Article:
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Cohort analysis

Primary endpoints of this analysis were the crude death rate and SMR of death from suicide. SMR was obtained by calculating the ratio of observed number of suicides in the GHSG HL cohort to the expected number of suicides in the general European standardized population for 2014 taken from the statistical office of the European Union, Eurostat.16 Eurostat includes data from 28 European countries (EU-28) to generate overall and sex-specific mortality rates for all causes of death. Eurostat cause of death data is derived from death certificates from all member states that are coded based on ICD10 (International Statistical Classification of Diseases and Related Health Problems). ICD10 codes X60-X84 were included in the analysis for suicide (intentional self-harm). To account for the age distribution of the GHSG HL cohort, the sum of the observed person-years within each age group (ages 15–19, 20–24, 25–29…., ≥85) was used to calculate the expected number of suicides within each age group, referencing the 2014 EU-28 crude suicide rates of each age group. The SEER validation data was analyzed in the same manner; however, the U.S. population was the reference for which age- and sex-specific suicide data was obtained from the Center for Disease Control and Prevention (CDC).17

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Variables

Variables extracted from the GHSG HD7-HD15 trials included sex and age at time of diagnosis and suicide, B symptoms, elevated ESR, bulky mediastinal disease, ≥ 3 nodal areas, relapsed disease, stage, radiation therapy, ABVD or BEACOPP-based chemotherapy, and development of secondary malignancies.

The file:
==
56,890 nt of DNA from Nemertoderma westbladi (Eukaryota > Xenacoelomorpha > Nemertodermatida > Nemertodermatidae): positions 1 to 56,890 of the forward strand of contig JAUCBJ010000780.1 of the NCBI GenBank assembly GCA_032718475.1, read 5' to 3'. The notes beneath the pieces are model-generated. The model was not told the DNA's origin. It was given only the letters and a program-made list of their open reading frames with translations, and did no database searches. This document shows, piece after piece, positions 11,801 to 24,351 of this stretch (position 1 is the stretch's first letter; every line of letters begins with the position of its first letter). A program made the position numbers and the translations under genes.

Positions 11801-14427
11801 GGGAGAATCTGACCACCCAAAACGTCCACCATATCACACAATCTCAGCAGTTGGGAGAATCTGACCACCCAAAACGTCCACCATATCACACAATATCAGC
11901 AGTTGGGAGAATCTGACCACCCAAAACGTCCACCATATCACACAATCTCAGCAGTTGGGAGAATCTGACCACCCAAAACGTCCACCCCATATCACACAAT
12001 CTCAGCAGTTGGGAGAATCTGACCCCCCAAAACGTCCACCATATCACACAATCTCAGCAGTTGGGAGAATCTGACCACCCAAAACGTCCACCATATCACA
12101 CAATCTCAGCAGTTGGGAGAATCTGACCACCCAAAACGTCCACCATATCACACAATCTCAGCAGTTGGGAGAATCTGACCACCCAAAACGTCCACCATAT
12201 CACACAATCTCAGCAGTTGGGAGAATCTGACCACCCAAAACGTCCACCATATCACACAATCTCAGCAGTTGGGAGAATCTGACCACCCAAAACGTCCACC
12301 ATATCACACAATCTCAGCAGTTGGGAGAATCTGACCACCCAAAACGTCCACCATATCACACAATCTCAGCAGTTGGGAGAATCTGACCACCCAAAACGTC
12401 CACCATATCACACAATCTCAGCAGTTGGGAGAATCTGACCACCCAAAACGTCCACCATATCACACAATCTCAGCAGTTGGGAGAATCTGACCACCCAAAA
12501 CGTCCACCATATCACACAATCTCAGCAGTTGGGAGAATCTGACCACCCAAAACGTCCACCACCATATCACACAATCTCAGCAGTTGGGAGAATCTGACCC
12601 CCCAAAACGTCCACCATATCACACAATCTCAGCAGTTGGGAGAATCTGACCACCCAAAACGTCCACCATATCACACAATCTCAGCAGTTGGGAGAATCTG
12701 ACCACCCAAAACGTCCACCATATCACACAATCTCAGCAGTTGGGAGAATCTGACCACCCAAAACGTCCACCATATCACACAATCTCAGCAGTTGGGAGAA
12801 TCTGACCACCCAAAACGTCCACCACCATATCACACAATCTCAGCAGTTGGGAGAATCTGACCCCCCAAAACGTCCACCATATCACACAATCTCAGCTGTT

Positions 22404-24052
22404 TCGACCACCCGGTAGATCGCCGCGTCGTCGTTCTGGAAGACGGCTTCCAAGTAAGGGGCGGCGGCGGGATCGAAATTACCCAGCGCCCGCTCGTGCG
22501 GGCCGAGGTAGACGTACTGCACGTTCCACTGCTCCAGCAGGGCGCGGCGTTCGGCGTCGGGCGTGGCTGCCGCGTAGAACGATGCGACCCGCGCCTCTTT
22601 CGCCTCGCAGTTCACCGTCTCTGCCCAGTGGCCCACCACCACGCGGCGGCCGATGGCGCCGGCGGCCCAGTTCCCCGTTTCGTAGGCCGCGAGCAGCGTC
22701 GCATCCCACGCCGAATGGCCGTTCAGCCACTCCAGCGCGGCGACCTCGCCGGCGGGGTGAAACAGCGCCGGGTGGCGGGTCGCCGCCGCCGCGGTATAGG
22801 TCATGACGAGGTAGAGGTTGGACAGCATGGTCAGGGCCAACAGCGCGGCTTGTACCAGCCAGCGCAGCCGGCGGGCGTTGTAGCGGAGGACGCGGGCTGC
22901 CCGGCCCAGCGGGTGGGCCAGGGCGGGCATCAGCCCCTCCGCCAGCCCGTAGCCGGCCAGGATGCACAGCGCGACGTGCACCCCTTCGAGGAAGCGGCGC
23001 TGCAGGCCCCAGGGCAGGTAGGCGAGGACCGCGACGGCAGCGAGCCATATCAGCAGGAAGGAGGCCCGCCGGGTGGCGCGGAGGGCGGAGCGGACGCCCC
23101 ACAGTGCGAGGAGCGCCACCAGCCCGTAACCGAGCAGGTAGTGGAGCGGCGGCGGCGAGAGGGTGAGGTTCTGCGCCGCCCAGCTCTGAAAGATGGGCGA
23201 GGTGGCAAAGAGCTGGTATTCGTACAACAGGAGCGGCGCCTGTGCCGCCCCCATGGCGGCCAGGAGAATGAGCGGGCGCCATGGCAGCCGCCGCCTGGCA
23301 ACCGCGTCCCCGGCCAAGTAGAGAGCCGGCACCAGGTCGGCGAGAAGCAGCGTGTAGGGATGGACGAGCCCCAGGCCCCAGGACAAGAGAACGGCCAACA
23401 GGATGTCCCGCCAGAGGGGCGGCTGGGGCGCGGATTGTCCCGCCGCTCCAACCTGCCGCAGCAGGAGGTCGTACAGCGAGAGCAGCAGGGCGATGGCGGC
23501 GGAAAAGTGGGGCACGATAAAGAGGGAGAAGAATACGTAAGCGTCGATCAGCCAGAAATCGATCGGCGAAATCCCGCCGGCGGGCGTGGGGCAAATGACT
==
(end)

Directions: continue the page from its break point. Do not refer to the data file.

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Case-control and statistical analyses

For each case of suicide, 3 controls matched for exact age were selected from the same GHSG trial. Thus, the 5-year time range at enrollment (1993–1998, 1998–2003, or 2003–2008) and GHSG HL risk stratification group (early stage favorable, early stage unfavorable, and advanced stage) were also matched. Case-control approach was used to identify the variables above associated with risk of death by suicide. The SEER validation data was similarly analyzed, though only 1 control for each case of suicide was matched for exact age and year of diagnosis, as 3 controls were not available for all cases.

Univariate and multivariate conditional logistic regression analyses were performed to generate odds ratios (OR) and their 95% confidence intervals (CI) for each of the variables listed to identify factors associated with an increased risk of death by suicide. Male sex, the presence of large mediastinal mass, and stage (stage IV vs stage I-III) were selected for a multivariate analysis as they were the variables in the univariate analyses with OR furthest from 1. Other variables in the univariate analyses were omitted from the multivariate analyses as there were not enough cases of suicide to support their inclusion. Statistical analyses were performed using SAS statistical software (version 9.4; SAS Institute Inc, Cary, NC). All p values are 2-sided with type I error rate fixed at 0.05.

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Acknowledgments

Presented in part at the 58th Annual Meeting of the American Society of Hematology, December 3–6, 2016, San Diego, CA.

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Keywords:

European; German Hodgkin Study Group; Hodgkin lymphoma; Male; Suicide

Copyright © 2019 The Authors. Published by Wolters Kluwer Health Inc., on behalf of the European Hematology Association.